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Notoriously moved from 2008’s end-of-year awards season traffic jam, The Soloist now comes to theater screens with a slight air of dissatisfaction swirling around it. How good could it be, the audience asks, if its own studio pulled it from Oscar season? Well, putting aside the studios insane tendency of only releasing worthy films November through December — the simple fact is that The Soloist is good. Actually The Soloist is more than just good; it’s tough, smart, sincere and honest — four adjectives you might not expect to see attached to a movie that’s already been dismissed as last year’s Oscar misfire.
Steve Lopez (Robert Downey Jr.) is a columnist for the beleaguered L.A. Times. While eating lunch in L.A.’s desolate downtown, he hears music — scratchy and sad but wonderful. Walking over, Steve meets Nathaniel Ayers (Jamie Foxx), a man whose mastery of the violin is matched only by his struggles with everything else. Nathaniel is talented, homeless, and mentally ill. But Steve thinks there’s a story, so he pushes and prods and digs. He gets a story; he also gets much more.
After watching Downey play a crime reporter in the little-seen Zodiac , watching him play a columnist — a job with less investigation, more narration — is a nice spin. Downey makes thinking a dramatically interesting act, and his transparent thought-process serves him well here, just as it did in Iron Man. And while Foxx doesn’t overplay Ayers, he also goes farther than most movie-screen depictions of mental illness go. Susannah Grant’s script (based on the book by the real-life Steve Lopez) doesn’t reduce mental illness to a series of minor tics and phobias. Ayers isn’t well, and Foxx is brave enough to convey all the scary-sad ramifications of that fact.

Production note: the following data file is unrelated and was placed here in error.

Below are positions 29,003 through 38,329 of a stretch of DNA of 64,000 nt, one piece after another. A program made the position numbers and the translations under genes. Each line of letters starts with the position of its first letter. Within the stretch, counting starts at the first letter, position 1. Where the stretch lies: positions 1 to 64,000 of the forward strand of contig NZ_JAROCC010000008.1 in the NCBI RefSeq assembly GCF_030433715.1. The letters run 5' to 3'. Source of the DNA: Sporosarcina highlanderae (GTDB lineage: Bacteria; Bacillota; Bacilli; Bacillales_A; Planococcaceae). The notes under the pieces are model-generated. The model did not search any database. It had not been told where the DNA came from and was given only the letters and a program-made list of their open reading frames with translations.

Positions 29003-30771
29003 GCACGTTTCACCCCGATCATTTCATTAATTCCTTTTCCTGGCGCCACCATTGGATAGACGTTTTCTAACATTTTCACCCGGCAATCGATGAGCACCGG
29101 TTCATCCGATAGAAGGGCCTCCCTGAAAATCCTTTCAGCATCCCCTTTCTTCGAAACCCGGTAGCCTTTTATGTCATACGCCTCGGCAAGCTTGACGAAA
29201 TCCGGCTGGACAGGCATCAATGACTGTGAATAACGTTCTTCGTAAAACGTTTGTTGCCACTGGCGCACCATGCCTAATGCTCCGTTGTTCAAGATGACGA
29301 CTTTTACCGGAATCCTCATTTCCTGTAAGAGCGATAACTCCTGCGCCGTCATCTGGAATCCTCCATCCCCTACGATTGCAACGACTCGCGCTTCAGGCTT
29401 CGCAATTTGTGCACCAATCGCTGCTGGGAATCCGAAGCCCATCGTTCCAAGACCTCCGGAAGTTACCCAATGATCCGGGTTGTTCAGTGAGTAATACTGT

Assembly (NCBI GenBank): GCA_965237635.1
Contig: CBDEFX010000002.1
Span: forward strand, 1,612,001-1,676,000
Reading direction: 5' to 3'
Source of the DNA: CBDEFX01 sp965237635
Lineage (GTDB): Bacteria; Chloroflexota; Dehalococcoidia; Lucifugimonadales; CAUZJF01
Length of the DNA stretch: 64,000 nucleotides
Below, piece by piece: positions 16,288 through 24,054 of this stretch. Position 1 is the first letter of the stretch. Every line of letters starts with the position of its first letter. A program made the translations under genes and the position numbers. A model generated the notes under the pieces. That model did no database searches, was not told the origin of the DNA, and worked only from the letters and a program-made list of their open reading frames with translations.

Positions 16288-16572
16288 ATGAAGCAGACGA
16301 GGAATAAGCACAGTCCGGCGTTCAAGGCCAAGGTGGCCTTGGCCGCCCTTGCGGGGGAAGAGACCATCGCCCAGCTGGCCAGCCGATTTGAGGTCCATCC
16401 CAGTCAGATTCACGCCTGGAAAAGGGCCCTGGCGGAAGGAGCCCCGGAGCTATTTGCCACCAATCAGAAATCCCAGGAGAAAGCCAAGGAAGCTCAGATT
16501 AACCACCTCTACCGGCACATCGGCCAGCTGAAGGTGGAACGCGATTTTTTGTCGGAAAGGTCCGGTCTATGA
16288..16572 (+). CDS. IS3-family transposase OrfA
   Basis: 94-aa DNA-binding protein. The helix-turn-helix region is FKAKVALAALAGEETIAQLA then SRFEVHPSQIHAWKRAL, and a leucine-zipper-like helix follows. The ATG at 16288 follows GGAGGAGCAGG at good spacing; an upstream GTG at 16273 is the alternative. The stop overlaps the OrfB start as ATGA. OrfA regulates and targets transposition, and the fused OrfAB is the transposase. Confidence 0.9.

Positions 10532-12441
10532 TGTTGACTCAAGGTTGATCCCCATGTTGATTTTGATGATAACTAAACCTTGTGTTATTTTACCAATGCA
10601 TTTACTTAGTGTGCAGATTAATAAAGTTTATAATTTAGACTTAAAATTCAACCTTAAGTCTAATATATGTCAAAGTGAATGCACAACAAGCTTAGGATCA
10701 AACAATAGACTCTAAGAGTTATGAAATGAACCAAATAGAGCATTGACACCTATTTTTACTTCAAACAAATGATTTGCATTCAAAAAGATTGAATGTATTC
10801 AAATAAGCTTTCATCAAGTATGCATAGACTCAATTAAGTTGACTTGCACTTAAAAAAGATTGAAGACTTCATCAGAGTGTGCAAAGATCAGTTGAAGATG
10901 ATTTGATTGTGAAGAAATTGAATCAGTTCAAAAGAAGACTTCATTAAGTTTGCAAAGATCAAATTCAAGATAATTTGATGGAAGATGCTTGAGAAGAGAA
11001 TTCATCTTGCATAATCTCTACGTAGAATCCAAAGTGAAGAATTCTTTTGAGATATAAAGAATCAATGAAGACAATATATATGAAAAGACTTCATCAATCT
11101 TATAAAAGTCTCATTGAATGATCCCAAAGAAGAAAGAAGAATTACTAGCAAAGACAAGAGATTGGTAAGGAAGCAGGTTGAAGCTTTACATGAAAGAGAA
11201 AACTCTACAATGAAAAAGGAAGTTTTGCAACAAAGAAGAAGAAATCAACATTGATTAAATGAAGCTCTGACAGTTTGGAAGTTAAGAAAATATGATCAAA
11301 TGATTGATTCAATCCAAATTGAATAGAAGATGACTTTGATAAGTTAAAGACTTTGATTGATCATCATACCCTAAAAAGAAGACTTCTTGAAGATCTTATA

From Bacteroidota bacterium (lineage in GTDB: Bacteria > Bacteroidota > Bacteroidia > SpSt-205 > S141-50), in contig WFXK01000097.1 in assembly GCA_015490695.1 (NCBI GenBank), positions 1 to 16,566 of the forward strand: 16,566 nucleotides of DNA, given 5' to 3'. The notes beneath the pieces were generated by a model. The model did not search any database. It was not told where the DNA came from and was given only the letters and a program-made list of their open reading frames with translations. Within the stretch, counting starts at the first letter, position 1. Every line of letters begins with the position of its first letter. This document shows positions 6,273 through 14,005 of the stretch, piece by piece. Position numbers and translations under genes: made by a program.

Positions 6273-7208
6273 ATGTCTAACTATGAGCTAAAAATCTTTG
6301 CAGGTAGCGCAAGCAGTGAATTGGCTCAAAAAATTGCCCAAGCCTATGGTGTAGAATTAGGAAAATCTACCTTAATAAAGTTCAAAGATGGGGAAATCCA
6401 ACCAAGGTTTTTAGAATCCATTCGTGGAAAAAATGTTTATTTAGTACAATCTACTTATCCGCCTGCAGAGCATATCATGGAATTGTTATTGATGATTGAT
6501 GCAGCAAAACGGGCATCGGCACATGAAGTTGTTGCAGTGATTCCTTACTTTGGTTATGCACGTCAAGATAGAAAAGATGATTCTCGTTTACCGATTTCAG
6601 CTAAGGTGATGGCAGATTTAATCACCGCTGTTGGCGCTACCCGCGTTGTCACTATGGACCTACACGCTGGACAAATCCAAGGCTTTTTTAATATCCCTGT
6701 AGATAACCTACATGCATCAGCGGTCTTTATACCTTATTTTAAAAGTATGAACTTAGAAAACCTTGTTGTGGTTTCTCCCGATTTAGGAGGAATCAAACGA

Director Joe Wright ( Atonement ) also doesn’t step away from any challenges. The depiction of L.A.’s worst back alleys is a leather jacket away from being out of Mad Max , but Wright moves past the visual depiction of squalor and sadness and exposes us to some of the people who are living there and trying to get by in the face of extraordinary mental and physical illness. The Soloist is, for lack of a better word, subtle, or, at least, subtler than you might think. For all its directorial flourishes and big moments, it also conveys that it’s going to take more than money and happy thoughts to affect homelessness; as much as it enshrines and celebrates newspaper journalism, it also points out the limitations of that medium as well. I’d be suspicious of The Soloist if it had a happier ending — if it didn’t conclude with such cautious optimism and a clear-eyed assessment of the problems it revolves around but can’t solve. The Soloist is less interested in warming your heart than it is in firing up your head — your brain will get a bigger workout than your tear ducts. That’s a welcome change from most end-of-year Oscar contenders, and makes it all the more welcome in theaters now.Read More